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Lightweight Carbon-Carbon High-Temperature Space RadiatorA document summarizes the development of a carbon-carbon composite radiator for dissipating waste heat from a spacecraft nuclear reactor. The radiator is to be bonded to metal heat pipes and to operate in conjunction with them at a temperature approximately between 500 and 1,000 K. A goal of this development is to reduce the average areal mass density of a radiator to about 2 kg/m(exp 2) from the current value of approximately 10 kg/m(exp 2) characteristic of spacecraft radiators made largely of metals. Accomplishments thus far include: (1) bonding of metal tubes to carbon-carbon material by a carbonization process that includes heating to a temperature of 620 C; (2) verification of the thermal and mechanical integrity of the bonds through pressure-cycling, axial-shear, and bending tests; and (3) construction and testing of two prototype heat-pipe/carbon-carbon-radiator units having different radiator areas, numbers of heat pipes, and areal mass densities. On the basis of the results achieved thus far, it is estimated that optimization of design could yield an areal mass density of 2.2 kg/m (exp 2) close to the goal of 2 kg/m(exp 2).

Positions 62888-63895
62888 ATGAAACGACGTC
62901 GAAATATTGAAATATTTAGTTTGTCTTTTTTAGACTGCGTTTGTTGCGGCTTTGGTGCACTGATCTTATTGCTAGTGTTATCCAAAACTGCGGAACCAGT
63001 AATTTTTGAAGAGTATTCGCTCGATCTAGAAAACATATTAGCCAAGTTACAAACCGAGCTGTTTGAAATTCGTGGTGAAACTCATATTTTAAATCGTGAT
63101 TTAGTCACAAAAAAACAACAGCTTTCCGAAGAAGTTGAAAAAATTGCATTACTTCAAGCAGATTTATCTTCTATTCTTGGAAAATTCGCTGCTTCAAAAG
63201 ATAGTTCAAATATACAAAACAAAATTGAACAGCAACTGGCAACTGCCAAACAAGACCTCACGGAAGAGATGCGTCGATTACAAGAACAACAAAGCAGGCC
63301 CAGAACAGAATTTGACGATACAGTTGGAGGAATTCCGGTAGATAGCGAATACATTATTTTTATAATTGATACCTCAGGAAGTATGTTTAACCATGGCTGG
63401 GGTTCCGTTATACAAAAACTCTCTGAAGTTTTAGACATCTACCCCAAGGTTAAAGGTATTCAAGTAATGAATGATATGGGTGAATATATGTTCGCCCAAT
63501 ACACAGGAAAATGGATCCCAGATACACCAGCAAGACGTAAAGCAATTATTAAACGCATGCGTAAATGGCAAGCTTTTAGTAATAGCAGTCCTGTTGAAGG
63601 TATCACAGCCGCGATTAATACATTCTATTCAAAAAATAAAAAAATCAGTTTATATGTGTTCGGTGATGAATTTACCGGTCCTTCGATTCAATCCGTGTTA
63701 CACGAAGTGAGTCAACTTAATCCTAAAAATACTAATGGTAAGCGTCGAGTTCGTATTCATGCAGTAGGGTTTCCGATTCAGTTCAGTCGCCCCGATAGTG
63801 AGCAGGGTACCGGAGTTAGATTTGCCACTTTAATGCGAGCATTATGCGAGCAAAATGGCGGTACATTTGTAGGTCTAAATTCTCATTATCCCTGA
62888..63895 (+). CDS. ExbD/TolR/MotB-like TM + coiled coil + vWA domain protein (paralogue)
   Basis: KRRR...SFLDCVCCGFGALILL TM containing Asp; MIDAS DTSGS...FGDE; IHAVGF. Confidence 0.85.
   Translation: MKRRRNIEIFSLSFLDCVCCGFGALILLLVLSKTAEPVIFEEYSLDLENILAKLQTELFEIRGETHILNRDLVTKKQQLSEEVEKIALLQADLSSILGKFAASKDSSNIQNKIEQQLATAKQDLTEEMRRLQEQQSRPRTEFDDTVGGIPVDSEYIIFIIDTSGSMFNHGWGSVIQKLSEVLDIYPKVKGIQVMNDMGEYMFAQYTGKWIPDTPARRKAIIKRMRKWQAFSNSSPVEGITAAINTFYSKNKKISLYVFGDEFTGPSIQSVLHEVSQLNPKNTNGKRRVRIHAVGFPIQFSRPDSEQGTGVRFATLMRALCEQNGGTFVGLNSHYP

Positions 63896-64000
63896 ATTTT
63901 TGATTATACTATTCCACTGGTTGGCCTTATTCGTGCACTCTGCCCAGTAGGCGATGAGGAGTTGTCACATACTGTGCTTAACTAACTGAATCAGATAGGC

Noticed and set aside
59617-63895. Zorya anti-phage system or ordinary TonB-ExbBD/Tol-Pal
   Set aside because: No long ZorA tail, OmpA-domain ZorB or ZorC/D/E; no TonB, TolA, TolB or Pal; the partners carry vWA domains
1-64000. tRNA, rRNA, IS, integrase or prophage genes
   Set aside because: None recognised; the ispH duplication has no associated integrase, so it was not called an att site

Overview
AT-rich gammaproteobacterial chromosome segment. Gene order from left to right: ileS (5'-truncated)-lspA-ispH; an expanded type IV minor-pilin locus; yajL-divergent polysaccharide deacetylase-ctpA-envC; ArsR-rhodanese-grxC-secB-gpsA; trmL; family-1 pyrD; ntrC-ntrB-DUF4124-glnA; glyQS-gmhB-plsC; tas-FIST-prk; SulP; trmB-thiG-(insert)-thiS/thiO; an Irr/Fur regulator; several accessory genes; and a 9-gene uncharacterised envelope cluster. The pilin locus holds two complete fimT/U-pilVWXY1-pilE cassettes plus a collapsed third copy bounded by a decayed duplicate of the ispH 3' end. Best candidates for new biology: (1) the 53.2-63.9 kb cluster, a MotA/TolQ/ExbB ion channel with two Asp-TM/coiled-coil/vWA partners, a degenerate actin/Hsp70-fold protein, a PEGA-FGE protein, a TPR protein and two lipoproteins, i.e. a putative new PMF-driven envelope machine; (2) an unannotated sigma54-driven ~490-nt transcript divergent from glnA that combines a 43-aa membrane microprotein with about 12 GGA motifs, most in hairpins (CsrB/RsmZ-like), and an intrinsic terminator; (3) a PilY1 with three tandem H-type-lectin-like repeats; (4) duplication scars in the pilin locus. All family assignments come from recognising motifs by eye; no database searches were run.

Document ID
Acquisition Source
Glenn Research Center
Document Type
Other - NASA Tech Brief
Miller, W.O.
(NASA Glenn Research Center Cleveland, OH, United States)
Shih, Wei
(NASA Glenn Research Center Cleveland, OH, United States)
Date Acquired
August 24, 2013
Publication Date
September 1, 2008
Publication Information
Publication: NASA Tech Briefs, September 2008
Subject Category
Spacecraft Design, Testing And Performance
Report/Patent Number
Distribution Limits
Public Use Permitted.
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